Fresh off a new merger, semiconductor company Marvell Technology (Marvell Technology Stock Quote, Chart, News, Analysts, Financials NASDAQ:MRVL) should be on your radar if you’re looking to invest in the ongoing rollout of 5G networks globally. That’s according to Kim Bolton of Black Swan Dexteritas, who thinks there’s upside to the name over the next 12 months.
Marvell Technology has made a number of acquisitions over its history, including a $6-billion buy of ARM processors business Cavium in July, 2018, but the merger with Inphi Corp, which makes semiconductor components and optical subsystems, is now Marvell’s largest to date.
Closed last month and first announced last October, Marvell paid $10 billion for Inphi, which has Microsoft and Cisco Systems as two of its biggest customers and saw an almost doubling of revenue over 2020.
Marvell called the merger the creation of a semiconductor powerhouse, one which fits with the demands of today’s high-data workloads. The ballooning of Internet traffic and cloud computing and the debut of 5G wireless networks all mean that Inphi’s electro-optical interconnects are more crucial than ever, making Marvell the complete package in the semi space, according to the company.
“Together we will have the portfolio, capabilities and scale to expand Marvell’s leadership in its key growth end markets of 5G, Cloud and Automotive,” said Matt Murphy, president and CEO of Marvell, in an April press release. “I am also pleased that we are now organized as a US company and we look forward to continuing to drive innovation in semiconductor technology critical to the nation’s data economy.”
Like much of the tech sector, Marvell saw big gains over much of 2020, returning an incredible 79 per cent for the year. And 2021 has also started out for MRVL in a similar way to many tech names, showing early strength in January and into February and then dropping off over the ensuing months. Marvell is now down four per cent year-to-date.
But there’s likely room to grow for the stock and company going forward, according to Bolton, president at Black Swan.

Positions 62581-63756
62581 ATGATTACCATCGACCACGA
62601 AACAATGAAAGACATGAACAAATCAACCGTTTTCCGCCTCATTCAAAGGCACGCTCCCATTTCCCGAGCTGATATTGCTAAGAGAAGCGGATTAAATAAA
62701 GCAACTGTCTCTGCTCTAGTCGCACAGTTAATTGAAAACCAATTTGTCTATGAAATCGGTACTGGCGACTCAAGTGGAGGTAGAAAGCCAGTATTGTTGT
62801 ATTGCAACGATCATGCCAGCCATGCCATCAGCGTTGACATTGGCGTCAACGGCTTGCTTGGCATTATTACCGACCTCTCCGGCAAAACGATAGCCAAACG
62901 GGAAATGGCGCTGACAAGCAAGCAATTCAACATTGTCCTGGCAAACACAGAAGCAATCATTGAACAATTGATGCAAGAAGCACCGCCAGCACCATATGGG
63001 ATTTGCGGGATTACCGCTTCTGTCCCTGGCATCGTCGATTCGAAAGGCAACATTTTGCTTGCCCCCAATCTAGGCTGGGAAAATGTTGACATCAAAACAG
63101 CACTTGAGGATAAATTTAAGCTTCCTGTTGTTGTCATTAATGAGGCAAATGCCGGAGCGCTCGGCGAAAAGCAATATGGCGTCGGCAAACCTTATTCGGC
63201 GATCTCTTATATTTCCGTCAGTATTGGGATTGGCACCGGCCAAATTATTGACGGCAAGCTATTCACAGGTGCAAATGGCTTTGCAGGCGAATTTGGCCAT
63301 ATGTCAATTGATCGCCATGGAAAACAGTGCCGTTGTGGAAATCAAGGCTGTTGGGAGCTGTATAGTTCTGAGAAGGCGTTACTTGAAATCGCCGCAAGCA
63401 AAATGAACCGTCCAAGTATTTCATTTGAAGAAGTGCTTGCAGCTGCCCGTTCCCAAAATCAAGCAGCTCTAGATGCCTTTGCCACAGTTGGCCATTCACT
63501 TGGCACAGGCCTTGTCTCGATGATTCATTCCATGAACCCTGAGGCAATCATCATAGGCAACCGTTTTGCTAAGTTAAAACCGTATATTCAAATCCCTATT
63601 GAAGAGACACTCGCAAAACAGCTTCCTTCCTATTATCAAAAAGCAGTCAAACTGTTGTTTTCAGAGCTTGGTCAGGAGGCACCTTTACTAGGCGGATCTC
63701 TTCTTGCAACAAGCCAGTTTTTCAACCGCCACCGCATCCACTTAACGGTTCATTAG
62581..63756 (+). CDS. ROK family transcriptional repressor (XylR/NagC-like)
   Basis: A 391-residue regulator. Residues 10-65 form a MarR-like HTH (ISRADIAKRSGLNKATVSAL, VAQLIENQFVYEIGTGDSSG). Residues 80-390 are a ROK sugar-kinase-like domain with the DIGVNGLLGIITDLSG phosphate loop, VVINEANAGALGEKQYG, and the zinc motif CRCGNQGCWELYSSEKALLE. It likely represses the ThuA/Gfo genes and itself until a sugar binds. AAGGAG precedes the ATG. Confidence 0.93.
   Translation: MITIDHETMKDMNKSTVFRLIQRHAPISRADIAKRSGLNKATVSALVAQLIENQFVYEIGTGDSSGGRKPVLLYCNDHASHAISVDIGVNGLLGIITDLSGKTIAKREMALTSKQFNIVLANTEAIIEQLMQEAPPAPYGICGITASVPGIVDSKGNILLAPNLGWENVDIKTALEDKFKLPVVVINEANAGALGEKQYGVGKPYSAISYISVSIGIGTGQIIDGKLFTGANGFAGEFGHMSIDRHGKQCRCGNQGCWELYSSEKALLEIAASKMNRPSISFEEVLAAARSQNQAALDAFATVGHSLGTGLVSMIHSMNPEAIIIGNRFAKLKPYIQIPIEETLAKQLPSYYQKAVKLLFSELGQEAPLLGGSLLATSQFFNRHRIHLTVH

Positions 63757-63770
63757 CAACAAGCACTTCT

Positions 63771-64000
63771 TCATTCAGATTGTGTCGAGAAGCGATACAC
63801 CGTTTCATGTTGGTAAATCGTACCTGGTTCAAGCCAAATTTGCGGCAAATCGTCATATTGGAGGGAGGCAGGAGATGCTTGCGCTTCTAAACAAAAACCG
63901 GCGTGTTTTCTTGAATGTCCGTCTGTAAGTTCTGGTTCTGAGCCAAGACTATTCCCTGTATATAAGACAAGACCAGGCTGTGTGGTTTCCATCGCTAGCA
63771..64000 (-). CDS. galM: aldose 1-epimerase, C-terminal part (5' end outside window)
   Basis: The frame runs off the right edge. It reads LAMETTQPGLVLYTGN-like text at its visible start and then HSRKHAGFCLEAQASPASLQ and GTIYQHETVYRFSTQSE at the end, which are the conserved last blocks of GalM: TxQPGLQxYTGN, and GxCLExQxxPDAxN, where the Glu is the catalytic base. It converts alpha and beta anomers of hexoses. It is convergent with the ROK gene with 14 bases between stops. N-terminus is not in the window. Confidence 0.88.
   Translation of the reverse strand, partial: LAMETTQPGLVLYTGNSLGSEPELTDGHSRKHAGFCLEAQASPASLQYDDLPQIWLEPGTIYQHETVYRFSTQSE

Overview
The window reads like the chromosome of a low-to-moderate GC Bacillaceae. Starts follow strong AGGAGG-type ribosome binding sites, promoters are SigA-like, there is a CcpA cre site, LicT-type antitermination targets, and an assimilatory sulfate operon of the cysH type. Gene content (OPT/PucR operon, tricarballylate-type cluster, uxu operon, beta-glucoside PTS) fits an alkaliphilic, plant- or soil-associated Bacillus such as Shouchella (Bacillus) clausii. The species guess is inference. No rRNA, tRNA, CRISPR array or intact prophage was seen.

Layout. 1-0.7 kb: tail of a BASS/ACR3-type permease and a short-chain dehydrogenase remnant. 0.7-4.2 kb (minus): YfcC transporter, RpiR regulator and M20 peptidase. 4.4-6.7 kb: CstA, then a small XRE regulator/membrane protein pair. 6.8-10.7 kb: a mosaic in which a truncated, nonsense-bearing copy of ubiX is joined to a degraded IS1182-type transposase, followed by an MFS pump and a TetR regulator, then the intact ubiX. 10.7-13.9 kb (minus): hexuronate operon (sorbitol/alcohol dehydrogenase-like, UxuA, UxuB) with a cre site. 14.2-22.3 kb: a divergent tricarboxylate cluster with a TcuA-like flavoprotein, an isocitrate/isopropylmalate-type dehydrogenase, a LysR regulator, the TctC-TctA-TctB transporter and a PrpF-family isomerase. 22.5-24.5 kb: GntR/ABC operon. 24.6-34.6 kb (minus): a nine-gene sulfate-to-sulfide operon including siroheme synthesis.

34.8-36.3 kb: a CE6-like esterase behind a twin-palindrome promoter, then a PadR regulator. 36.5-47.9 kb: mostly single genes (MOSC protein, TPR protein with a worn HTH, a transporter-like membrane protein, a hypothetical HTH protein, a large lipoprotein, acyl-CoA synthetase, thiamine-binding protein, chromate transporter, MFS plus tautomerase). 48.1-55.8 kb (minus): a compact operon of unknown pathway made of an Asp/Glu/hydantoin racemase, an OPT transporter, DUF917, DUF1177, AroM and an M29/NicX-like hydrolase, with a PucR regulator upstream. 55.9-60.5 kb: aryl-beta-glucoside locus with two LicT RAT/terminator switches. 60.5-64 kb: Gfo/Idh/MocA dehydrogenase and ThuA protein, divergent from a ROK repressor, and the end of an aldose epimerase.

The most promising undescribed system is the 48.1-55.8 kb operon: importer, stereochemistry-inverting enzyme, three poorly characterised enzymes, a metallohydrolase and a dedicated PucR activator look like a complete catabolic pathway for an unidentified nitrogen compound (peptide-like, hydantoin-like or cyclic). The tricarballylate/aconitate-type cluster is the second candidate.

“Currently, it’s trading at about $45-and-a-half and we have a price target of Marvell at $53,” said Bolton, speaking on BNN Bloomberg on Thursday.
“Marvell has all the trends and they’ll benefit from the rise of cloud storage, increased cloud services and the rollout of the whole 5G deployment and how that’s influencing the Internet of Things,” he said.
“We’ve been in it but we hold a portfolio between 25 and 30 stocks and there’s only so many we can get in here, [but] Marvell Technologies is a very strong contender,” Bolton said.
Marvell posted its fiscal fourth quarter and full year 2021 financials in March, showing net revenue for the Q4 of $798 million compared to $750 million a year earlier and net income of $16.5 million compared to a loss of $22.9 million for the fourth quarter 2020.
Marvell’s 2020 calendar year had kinks in it due to the pandemic’s effect on its business, but the company still managed to increase revenue, topping out at $2.969 billion for its fiscal 2021, up from $2.699 billion in fiscal 2020. Net income was a loss of $277 million versus a gain of $1.584 billion a year earlier.
Going forward, Marvell management said restrictions put in place by the US government on certain Chinese customers along with ongoing uncertainties around COVID-19 are likely to impact the company.
“The Marvell team has done an excellent job driving revenue growth, innovating to deliver new products, and positioning the company to emerge even stronger from the pandemic. We are excited about the numerous opportunities ahead in fiscal 2022. We anticipate strong growth in the first quarter of fiscal 2022, projecting revenue to grow approximately 15 year on year at the mid-point of guidance,” Murphy said.
Murphy said in the Q4 earnings call that the chip supply chain was “not completely prepared” for the surge in demand caused by COVID and the work-from-home environment that emerged and the industry will need time to increase its capacity.
“While we are confident that the industry will respond to these challenges, we anticipate a supply gap for at least through fiscal 2022. Lead times have extended across the board. We are seeing shortages for multilayer complex substrates, IC packaging capacity and fab constraints in certain technology nodes important for our products,” Murphy said.
Marvell’s share price dropped considerably on the Q4 release and muted outlook but the stock has gained back those losses in the time since.
Bolton said Marvell’s role in the ongoing move to 5G networks should keep the company moving in the right direction.
“They’re a leader in storage, networking, switching and embedded processing. Back in mid-2018 they acquired a company Cavium which really helped them when it comes to embedded processing,” Bolton said.
“They also have a very strong connection to the 5G momentum. They have connections with Samsung and they have a strong partnership also with Nokia on future 5G platforms,” he said.